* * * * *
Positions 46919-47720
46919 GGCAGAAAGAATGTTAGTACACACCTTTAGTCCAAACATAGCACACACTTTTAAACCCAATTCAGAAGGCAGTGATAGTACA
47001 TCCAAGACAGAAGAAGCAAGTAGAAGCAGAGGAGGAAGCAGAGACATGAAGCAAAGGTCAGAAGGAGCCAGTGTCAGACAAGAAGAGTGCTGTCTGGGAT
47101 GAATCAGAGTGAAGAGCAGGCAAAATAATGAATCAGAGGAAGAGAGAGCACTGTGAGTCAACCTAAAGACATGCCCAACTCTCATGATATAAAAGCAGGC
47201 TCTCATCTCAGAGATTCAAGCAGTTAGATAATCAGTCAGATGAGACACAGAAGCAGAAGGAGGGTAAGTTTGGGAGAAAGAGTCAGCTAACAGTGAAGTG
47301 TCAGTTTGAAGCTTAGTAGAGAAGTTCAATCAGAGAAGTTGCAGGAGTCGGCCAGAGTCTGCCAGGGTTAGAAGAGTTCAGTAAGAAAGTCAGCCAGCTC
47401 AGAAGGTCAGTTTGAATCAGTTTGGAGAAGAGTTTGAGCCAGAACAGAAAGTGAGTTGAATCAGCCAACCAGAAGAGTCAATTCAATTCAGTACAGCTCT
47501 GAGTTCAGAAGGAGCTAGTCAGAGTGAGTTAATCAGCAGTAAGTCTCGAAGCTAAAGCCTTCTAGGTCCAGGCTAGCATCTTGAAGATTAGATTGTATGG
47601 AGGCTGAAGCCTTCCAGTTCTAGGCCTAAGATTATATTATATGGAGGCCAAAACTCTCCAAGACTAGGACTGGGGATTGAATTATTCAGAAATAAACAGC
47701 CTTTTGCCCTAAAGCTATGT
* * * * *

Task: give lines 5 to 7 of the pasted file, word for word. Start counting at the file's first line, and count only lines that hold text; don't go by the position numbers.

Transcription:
47201 TCTCATCTCAGAGATTCAAGCAGTTAGATAATCAGTCAGATGAGACACAGAAGCAGAAGGAGGGTAAGTTTGGGAGAAAGAGTCAGCTAACAGTGAAGTG
47301 TCAGTTTGAAGCTTAGTAGAGAAGTTCAATCAGAGAAGTTGCAGGAGTCGGCCAGAGTCTGCCAGGGTTAGAAGAGTTCAGTAAGAAAGTCAGCCAGCTC
47401 AGAAGGTCAGTTTGAATCAGTTTGGAGAAGAGTTTGAGCCAGAACAGAAAGTGAGTTGAATCAGCCAACCAGAAGAGTCAATTCAATTCAGTACAGCTCT